In the rapid-pace early stages of a startup, founders make daily decisions that could either be minor, or could significantly affect the trajectory of the startup’s future success. Most of these decisions are trivial. But there is one major decision that could significantly impact the future of the startup—the type of business entity used to form the company.
I am regularly approached by startup owners wondering whether to choose a C Corporation, an S Corporation, or an LLC (a limited liability company). This is by far one of the most significant choices a new startup can make because it may profoundly impact the ability to raise capital, which in turn will impact the future direction of the company.
When I work with entrepreneurs and their startups to determine what type of business entity they should choose, I typically recommend an LLC rather than a corporation for a number of reasons (e.g. organizational simplicity, costs, pass-through taxation, lack of complex corporate formalities, etc.). However, there are some instances when a corporation is the best type of entity: tech startups or other startups who expect many investors and large-scale growth (e.g. companies aspiring to be the next Snapchat, Facebook, Lyft, etc.).
What are the most likely types of business entities for startup incorporation?
To understand why a lot of thought should be given to business entity selection, it is important to first understand the three major types you should choose from. All three types offer the owner(s) limited liability for their business’s debts and obligations. What differentiates these types of entities from each other—and what is most significant to investors—is their federal income tax characteristics.
LLC: LLCs are, like S corporations, “pass-through” entities, meaning that their owners (also known as members) pay taxes on the portion of the LLC’s income that is allocated to them based on the LLC’s operating agreement. For LLCs with multiple members—which is what happens when investors play a role—the members of the LLC are treated as partners for federal income tax purposes.
C Corporation: Unlike S Corporations and LLCs that are treated as a partnership, C Corporations are subject to state and federal income taxation on its net income—that is, the income that is realized after expenses (including salaries) are paid out. Shareholders are not subject to federal income tax unless the corporation pays them in the form of dividends, distributions, or salary. However, since dividends are paid from net income, shareholder dividends are effectively taxed twice—once when the corporation pays tax on its net income, and again when the shareholder gets the dividends.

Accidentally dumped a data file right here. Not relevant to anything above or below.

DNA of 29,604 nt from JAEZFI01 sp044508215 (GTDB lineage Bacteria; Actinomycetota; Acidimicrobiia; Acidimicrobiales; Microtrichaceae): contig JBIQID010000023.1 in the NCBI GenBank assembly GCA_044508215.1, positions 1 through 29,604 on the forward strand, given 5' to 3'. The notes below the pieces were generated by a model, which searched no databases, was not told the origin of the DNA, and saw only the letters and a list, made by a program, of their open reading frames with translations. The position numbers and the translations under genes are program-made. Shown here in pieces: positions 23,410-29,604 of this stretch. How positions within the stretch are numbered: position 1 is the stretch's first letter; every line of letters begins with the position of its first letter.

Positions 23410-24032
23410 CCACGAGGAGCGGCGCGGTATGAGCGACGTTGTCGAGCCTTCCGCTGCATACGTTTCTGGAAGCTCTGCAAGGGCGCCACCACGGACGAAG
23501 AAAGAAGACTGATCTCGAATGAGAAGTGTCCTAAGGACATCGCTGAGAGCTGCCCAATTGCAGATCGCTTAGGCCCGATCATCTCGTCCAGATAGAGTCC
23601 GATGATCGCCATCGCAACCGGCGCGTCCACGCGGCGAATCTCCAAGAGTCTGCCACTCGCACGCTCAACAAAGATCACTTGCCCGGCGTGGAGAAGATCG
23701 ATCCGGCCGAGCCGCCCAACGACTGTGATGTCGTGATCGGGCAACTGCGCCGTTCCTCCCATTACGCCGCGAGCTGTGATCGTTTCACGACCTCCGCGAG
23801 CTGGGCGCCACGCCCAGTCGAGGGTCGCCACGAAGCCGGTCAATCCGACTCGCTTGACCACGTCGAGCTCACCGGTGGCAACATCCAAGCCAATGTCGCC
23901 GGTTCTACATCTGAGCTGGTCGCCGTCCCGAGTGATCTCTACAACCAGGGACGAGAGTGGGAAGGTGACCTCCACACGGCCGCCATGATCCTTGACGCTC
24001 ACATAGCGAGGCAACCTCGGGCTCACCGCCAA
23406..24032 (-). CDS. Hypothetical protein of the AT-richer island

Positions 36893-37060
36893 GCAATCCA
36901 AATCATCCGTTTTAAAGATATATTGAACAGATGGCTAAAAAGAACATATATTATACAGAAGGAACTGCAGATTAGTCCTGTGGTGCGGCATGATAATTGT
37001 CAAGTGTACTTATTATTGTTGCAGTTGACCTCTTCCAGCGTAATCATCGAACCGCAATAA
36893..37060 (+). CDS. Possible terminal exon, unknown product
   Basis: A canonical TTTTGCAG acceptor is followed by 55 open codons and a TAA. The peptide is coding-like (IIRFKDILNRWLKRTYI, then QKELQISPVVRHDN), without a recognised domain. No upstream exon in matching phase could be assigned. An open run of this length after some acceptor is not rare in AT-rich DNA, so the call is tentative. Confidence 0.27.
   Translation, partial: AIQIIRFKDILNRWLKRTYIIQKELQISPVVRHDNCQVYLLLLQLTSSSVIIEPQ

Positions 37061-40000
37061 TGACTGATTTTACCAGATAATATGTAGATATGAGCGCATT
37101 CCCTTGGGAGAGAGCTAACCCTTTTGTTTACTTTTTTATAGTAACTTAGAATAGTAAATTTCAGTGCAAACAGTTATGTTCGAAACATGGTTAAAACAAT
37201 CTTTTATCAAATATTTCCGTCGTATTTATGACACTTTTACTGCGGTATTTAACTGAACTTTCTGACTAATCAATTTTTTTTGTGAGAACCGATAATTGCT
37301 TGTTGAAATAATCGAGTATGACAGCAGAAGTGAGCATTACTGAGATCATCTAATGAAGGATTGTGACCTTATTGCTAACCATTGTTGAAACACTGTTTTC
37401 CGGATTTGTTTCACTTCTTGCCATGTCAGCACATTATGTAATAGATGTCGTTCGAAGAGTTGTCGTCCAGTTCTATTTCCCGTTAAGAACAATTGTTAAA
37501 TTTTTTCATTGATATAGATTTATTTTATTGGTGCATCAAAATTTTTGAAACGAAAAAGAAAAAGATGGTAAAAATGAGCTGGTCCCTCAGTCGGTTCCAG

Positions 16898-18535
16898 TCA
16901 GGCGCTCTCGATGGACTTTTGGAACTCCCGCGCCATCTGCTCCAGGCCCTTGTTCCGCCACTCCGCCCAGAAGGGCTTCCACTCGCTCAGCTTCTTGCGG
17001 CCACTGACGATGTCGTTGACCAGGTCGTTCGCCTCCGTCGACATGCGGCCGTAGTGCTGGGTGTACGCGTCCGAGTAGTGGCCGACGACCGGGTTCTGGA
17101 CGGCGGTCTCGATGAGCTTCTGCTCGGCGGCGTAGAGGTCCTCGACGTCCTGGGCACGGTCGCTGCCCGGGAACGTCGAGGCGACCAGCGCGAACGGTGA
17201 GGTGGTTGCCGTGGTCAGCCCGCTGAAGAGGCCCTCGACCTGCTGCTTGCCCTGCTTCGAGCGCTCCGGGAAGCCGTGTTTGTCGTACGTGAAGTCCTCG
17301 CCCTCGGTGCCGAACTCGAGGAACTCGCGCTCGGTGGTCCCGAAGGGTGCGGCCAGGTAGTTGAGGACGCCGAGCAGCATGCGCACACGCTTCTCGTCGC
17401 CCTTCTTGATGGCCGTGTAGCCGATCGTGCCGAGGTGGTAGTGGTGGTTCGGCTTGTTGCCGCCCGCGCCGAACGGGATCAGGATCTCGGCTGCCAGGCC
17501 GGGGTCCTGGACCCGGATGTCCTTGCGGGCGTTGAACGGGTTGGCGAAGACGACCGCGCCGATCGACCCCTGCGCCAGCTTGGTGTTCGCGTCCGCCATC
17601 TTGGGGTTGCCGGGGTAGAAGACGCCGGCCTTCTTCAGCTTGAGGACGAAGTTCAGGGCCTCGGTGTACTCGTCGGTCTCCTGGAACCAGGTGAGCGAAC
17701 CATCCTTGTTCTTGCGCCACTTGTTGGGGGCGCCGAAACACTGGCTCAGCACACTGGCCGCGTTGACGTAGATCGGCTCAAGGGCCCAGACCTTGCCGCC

So, why not an LLC?
Tech companies that intend to raise capital to grow their companies often find it far more challenging to pursue investors if their company is an LLC. Here are four reasons why investors sometimes shy away from startups of the LLC form:
Most investors dislike the tax consequences of LLCs. Most investors would rather not complicate their own tax situation by becoming a member of another business entity (i.e. an LLC) that is taxed as a partnership, because as a partner, they will be taxed on the entity’s income even in years when no cash is distributed to them personally.
Many investors cannot invest in LLCs. Some investors, such as venture capital funds, can’t invest in pass-through companies such as LLCs, because the VC fund has tax-exempt partners that can’t receive active trade or business income due to their tax-exempt status.
Investors are potentially taxed in other states. If the business has an active trade or business in other states, passive investors may become subject to income tax in those other states, too. A similar thing happens when non-US persons invest in US LLCs. This situation is a significant turn-off for investors.
Investors tend to prefer owning stock in a C-Corp. Investors in early-stage businesses usually just want to make a simple investment, acquire a capital asset (the stock), and avoid intervening tax complications until the stock is sold and there’s a capital gain or loss event to recognize.
About the Author:
Dallas P. Verhagen is a business attorney and a partner at Verhagen | Bennett LLP. To learn more about Dallas, please click here.
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© 2017 Dallas P. Verhagen — This article is for general information only. The information presented should not be construed to be formal legal advice nor the formation of a lawyer/client relationship.